The saying goes “no pain, no gain.” But new research suggests the saying “gain to feel less pain” is also true.
A study published in Medicine & Science in Sports & Exercise found that starting a regular exercise regimen significantly boosts a person’s pain tolerance. For the study, participants underwent a base pain-threshold test where they squeezed an object while a blood pressure cuff inflated around their arm until they started to feel discomfort. Then 12 of the volunteers started a regular exercise program, biking for 30 minutes three times a week, while another 12 went about their normal routine.
After six weeks, the exercisers boosted their pain tolerance while the control group did not. According to Lead Researcher Matthew Jones, who spoke with the New York Times, exercise may change the way we think about pain.“Participants who exercised had become more stoical and perhaps did not find the pain as threatening after exercise training, even though it still hurt as much,” Jones said.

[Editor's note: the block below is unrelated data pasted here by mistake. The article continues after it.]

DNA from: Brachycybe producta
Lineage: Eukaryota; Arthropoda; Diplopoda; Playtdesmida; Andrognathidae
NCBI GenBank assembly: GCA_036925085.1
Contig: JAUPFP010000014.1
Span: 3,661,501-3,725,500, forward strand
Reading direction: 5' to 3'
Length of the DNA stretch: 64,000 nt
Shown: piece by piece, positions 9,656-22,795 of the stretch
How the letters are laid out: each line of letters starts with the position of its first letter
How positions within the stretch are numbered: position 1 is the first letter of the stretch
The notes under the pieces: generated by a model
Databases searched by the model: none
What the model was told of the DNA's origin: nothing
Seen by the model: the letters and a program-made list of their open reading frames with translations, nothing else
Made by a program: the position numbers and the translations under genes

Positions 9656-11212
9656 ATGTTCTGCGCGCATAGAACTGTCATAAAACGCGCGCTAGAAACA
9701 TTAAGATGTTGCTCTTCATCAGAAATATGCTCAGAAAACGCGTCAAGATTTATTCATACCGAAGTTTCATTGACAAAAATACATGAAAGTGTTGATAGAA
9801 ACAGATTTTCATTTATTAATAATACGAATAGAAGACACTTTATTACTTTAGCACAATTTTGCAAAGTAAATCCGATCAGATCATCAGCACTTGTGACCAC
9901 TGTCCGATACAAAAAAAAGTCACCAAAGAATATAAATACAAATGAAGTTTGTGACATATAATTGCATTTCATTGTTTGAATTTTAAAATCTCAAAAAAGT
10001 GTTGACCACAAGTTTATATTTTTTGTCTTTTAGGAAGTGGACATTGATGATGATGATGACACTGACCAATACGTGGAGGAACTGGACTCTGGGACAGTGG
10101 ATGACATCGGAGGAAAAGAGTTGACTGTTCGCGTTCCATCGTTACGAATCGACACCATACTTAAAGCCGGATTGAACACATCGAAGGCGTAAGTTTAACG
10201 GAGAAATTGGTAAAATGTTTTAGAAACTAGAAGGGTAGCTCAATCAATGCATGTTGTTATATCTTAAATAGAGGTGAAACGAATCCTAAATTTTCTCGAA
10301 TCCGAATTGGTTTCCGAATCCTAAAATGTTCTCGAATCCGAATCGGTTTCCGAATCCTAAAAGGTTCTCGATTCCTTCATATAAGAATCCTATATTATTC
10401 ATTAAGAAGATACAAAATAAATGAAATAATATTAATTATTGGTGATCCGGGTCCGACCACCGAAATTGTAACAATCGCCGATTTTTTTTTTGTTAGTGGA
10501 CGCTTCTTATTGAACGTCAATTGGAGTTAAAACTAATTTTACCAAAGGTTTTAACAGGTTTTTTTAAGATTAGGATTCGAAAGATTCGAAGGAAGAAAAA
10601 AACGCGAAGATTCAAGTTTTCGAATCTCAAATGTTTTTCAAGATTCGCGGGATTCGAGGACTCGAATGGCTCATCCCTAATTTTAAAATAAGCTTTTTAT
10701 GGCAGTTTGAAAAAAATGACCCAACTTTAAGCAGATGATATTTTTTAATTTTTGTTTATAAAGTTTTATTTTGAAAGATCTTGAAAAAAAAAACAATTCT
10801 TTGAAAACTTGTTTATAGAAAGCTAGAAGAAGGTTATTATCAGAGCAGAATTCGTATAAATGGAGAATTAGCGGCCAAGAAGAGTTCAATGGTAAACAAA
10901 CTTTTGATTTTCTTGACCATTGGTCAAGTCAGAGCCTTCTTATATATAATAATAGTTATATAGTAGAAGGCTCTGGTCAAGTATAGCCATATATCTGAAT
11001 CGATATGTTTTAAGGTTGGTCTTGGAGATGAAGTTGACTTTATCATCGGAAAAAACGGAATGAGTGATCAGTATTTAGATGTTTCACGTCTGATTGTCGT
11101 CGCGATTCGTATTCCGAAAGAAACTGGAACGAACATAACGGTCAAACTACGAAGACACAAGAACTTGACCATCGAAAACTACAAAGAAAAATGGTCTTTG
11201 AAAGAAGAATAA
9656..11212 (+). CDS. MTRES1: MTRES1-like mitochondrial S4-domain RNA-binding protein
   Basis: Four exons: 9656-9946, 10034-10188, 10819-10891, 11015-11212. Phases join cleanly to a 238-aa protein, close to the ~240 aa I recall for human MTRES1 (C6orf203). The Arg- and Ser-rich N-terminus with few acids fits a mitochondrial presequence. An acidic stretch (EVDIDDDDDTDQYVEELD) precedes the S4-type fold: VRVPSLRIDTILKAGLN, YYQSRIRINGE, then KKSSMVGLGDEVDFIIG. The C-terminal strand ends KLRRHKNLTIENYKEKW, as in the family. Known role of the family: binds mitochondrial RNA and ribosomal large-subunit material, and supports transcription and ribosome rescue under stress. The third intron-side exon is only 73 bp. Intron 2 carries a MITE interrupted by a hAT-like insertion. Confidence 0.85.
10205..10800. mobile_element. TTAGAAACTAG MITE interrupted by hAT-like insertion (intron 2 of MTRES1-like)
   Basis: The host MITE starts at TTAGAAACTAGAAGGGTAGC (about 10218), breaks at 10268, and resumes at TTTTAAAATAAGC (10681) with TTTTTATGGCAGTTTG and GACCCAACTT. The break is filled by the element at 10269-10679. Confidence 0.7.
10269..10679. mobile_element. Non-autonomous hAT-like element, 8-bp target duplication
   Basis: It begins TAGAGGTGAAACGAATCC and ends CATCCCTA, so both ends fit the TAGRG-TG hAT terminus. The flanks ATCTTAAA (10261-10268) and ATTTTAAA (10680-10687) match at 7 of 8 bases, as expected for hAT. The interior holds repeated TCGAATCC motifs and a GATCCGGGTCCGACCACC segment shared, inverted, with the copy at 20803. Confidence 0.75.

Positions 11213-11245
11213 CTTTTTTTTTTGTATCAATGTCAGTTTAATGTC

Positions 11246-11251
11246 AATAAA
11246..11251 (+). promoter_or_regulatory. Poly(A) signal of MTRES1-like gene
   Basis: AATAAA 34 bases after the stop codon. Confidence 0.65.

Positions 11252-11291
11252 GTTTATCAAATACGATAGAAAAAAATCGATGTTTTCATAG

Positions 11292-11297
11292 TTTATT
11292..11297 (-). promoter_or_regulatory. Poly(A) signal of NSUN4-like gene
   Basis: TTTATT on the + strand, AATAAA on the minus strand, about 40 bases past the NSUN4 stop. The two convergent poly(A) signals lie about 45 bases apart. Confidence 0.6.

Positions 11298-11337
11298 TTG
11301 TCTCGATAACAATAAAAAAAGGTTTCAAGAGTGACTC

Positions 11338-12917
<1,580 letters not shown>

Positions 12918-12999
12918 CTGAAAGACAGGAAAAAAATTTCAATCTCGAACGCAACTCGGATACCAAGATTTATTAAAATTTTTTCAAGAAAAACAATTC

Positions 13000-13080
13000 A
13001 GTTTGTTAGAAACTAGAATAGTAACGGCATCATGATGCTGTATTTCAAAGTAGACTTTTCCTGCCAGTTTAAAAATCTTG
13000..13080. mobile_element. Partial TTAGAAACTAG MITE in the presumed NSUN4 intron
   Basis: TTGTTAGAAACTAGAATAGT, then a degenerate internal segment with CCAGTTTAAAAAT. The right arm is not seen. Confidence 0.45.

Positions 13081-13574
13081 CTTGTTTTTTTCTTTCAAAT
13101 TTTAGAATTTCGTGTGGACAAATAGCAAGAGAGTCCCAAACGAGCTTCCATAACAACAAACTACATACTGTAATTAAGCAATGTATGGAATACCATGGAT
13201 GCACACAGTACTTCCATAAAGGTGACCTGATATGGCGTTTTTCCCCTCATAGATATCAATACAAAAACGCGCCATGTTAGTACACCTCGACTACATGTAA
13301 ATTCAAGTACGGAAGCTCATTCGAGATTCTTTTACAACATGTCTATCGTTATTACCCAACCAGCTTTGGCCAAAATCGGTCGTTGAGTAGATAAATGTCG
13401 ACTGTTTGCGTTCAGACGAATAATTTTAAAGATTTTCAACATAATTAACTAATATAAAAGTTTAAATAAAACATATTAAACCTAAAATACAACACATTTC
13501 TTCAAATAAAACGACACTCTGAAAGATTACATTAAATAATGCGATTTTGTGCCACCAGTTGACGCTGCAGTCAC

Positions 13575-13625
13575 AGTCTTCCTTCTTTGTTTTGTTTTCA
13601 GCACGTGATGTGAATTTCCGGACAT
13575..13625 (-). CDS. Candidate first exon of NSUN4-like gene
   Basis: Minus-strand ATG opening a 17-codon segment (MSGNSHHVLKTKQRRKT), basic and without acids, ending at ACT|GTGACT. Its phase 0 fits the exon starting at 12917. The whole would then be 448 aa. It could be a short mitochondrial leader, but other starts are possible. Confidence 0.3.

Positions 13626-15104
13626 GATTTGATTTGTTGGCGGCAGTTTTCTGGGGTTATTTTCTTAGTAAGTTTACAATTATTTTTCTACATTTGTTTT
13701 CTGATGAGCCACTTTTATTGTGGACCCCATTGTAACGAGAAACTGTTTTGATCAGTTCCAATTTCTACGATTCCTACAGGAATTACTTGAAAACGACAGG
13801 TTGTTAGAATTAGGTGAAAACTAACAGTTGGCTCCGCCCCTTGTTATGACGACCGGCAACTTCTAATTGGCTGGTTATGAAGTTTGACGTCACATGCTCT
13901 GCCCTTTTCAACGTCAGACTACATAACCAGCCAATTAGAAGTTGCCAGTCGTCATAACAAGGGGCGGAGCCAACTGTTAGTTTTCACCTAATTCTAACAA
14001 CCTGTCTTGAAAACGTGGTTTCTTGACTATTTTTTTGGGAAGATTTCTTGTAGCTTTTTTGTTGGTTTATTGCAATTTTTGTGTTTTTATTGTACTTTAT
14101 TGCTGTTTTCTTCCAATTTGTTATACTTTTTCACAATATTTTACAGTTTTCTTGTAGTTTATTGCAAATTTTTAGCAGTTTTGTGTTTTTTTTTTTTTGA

The article suggests that the more we exercise, the less painful it'll become—an obvious statement for anyone getting in shape, but one that is now backed by science. Perhaps more importantly, according to The Times, people with chronic pain may benefit from getting fit. Their pain may not decrease, but the way their mind handles it might.
- Food Watch: BaobabYes, it's time to add another superfood to your diet. With six times the amount of vitamin C as an orange, we promise this one is worth it.
- One Binge-Drinking Session Could Gut Your GutTurn into a lush on the weekends? You might want to rethink your occasional binge. It could be more harmful than you think.